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The famous faces of Cheyne Walk

From royalty to rock stars, this Chelsea street has been a hub for the stars for centuries

Henry VIII
Marianne Faithful and Mick Jagger

The first notable address on Cheyne Walk, on the Chelsea Embankment, was built by Henry the VIII. He built the Chelsea Manor House in 1536, where numbers 19 to 26 Cheyne Walk are today, near the Albert Bridge.

Henry lived sporadically at his manor house with some of his wives, including Anne of Cleves, Lady Jane Grey and Katherine Parr. His daughter, Queen Elizabeth I, stayed there as a young princess.

But Cheyne Walk’s residents weren’t all so regal. Mick Jagger bought number 48 for £50,000 in 1968 and lived there with Marianne Faithfull. Jagger sold the property in the seventies but is back on Cheyne Walk again after recently purchasing number 98, the former home of renowned French-born engineer Sir Marc Isambard Brunel.

Another Rolling Stone, guitarist Keith Richards, lived at number 3 Cheyne Walk from 1967, with actress and It girl Anita Pallenberg. Chelsea was a hive of mods and rockers at the time.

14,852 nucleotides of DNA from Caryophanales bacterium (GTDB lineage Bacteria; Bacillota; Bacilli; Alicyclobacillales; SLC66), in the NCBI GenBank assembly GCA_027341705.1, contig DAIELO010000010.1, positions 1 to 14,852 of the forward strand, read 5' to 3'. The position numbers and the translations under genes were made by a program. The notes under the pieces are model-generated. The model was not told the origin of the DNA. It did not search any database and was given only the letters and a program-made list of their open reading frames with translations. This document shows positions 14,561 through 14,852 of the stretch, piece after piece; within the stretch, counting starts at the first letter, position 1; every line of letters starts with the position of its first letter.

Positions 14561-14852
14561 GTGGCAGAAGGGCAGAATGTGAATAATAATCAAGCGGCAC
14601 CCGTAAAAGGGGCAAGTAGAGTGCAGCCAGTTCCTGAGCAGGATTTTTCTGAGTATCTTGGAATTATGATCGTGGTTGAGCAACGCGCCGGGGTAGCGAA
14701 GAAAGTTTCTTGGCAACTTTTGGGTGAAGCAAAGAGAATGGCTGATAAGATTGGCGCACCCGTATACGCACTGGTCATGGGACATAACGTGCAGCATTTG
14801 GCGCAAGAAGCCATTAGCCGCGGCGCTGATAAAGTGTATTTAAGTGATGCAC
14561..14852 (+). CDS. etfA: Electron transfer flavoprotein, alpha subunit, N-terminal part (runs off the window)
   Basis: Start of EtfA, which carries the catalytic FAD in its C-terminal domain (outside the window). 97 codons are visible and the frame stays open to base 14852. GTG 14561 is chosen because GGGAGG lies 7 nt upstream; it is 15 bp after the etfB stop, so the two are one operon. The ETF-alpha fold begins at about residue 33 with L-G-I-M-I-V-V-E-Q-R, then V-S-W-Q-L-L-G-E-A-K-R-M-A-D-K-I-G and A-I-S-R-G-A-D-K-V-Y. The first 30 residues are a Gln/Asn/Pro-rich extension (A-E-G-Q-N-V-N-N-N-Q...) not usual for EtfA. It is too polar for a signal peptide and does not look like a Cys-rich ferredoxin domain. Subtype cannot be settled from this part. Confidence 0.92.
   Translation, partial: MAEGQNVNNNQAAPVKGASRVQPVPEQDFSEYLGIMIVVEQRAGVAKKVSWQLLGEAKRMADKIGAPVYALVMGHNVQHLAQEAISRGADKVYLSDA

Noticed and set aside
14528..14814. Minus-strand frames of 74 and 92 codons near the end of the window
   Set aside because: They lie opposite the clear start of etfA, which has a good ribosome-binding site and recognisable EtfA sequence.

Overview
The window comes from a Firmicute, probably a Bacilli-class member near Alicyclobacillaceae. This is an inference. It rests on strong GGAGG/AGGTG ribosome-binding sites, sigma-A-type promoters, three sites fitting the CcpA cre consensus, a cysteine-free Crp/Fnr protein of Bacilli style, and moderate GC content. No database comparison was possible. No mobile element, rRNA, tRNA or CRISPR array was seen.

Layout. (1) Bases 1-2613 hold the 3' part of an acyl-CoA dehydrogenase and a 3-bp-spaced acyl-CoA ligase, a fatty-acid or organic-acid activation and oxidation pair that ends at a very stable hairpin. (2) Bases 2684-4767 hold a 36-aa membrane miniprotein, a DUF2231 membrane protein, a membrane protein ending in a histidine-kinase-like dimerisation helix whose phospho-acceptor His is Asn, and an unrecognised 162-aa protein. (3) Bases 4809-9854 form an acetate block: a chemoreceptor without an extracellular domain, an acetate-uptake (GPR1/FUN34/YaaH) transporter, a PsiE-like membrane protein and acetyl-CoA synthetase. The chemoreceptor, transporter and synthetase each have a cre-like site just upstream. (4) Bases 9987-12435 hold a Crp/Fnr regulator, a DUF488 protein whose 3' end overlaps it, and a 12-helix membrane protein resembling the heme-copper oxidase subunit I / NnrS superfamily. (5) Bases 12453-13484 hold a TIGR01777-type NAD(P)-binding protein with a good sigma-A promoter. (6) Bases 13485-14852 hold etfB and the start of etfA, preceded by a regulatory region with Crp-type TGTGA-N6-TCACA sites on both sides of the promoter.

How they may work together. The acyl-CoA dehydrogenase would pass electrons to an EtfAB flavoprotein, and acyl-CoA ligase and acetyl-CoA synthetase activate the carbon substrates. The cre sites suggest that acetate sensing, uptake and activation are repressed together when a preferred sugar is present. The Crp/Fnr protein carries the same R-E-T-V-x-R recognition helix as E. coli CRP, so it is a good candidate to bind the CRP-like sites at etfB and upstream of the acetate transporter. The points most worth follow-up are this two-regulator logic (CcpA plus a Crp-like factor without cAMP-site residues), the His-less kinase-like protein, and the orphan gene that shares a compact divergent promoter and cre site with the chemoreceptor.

Rolling Stone frontman Mick Jagger has lived at both No.48 and No.98 Cheyne Walk

Elsewhere on Cheyne Walk, number 119 was the last home of famous landscape painter Joseph Mallord William Turner, who lived there until his death in 1851. He was inspired by the river just outside his window and had a balustrade built so he could see it better.

Another celebrated artist, Dante Gabriel Rossetti, lived at number 16 for 20 years, moving there 1862. He kept a menagerie of animals at the address, including armadillos, kangaroos, wombats and peacocks.

George Eliot, the Victorian author who wrote Middlemarch and Daniel Deronda, moved in at number 4 in 1880. She lived there for just a few weeks before she died of a kidney infection. Composer Ralph Vaughan Williams and artist William Holman Hunt also lived on the street.

Returning to the Manor House, it was seized by Parliament in 1653, and eventually sold by commissioners to Charles Cheyne, who purchased it with the dowry he received for marrying Lady Jane Cavendish, a wealthy poet and playwright whose family owned land in London.

Cheyne’s son William sold the property in 1712 to physician and naturalist Sir Hans Sloane (Sloane Street’s namesake), in whose hands it remained until his death in 1753, when it was demolished and numbers 19 to 26 Cheyne Walk were built.

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